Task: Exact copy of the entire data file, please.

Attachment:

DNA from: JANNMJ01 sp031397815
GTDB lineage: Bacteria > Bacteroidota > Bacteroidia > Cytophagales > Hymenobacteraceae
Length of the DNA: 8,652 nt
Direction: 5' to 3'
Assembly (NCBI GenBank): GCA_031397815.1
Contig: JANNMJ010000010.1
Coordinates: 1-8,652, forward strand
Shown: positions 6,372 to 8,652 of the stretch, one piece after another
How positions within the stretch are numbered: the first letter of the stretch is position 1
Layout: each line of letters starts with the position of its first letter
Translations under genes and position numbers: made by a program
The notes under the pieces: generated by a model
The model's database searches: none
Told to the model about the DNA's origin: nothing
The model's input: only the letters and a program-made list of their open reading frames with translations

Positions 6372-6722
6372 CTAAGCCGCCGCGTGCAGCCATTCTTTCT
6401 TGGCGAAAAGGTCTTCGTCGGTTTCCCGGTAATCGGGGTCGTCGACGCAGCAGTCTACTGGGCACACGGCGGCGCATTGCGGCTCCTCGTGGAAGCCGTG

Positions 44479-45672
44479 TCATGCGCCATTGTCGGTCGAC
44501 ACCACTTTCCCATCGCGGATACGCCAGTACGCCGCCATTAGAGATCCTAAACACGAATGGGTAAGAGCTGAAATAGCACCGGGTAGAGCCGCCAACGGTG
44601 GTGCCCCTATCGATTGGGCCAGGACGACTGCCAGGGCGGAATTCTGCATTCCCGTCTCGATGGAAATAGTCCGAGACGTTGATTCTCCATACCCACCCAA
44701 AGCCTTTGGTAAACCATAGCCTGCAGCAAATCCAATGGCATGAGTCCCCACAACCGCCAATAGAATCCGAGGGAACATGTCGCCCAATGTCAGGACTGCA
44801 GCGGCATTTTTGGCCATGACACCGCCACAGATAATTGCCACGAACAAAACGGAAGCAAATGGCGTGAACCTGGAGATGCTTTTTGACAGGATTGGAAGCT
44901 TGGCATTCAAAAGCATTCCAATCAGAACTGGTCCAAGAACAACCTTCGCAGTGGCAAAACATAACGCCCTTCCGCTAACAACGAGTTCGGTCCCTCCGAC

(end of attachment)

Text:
DNA from: JANNMJ01 sp031397815
GTDB lineage: Bacteria > Bacteroidota > Bacteroidia > Cytophagales > Hymenobacteraceae
Length of the DNA: 8,652 nt
Direction: 5' to 3'
Assembly (NCBI GenBank): GCA_031397815.1
Contig: JANNMJ010000010.1
Coordinates: 1-8,652, forward strand
Shown: positions 6,372 to 8,652 of the stretch, one piece after another
How positions within the stretch are numbered: the first letter of the stretch is position 1
Layout: each line of letters starts with the position of its first letter
Translations under genes and position numbers: made by a program
The notes under the pieces: generated by a model
The model's database searches: none
Told to the model about the DNA's origin: nothing
The model's input: only the letters and a program-made list of their open reading frames with translations

Positions 6372-6722
6372 CTAAGCCGCCGCGTGCAGCCATTCTTTCT
6401 TGGCGAAAAGGTCTTCGTCGGTTTCCCGGTAATCGGGGTCGTCGACGCAGCAGTCTACTGGGCACACGGCGGCGCATTGCGGCTCCTCGTGGAAGCCGTG

Positions 44479-45672
44479 TCATGCGCCATTGTCGGTCGAC
44501 ACCACTTTCCCATCGCGGATACGCCAGTACGCCGCCATTAGAGATCCTAAACACGAATGGGTAAGAGCTGAAATAGCACCGGGTAGAGCCGCCAACGGTG
44601 GTGCCCCTATCGATTGGGCCAGGACGACTGCCAGGGCGGAATTCTGCATTCCCGTCTCGATGGAAATAGTCCGAGACGTTGATTCTCCATACCCACCCAA
44701 AGCCTTTGGTAAACCATAGCCTGCAGCAAATCCAATGGCATGAGTCCCCACAACCGCCAATAGAATCCGAGGGAACATGTCGCCCAATGTCAGGACTGCA
44801 GCGGCATTTTTGGCCATGACACCGCCACAGATAATTGCCACGAACAAAACGGAAGCAAATGGCGTGAACCTGGAGATGCTTTTTGACAGGATTGGAAGCT
44901 TGGCATTCAAAAGCATTCCAATCAGAACTGGTCCAAGAACAACCTTCGCAGTGGCAAAACATAACGCCCTTCCGCTAACAACGAGTTCGGTCCCTCCGAC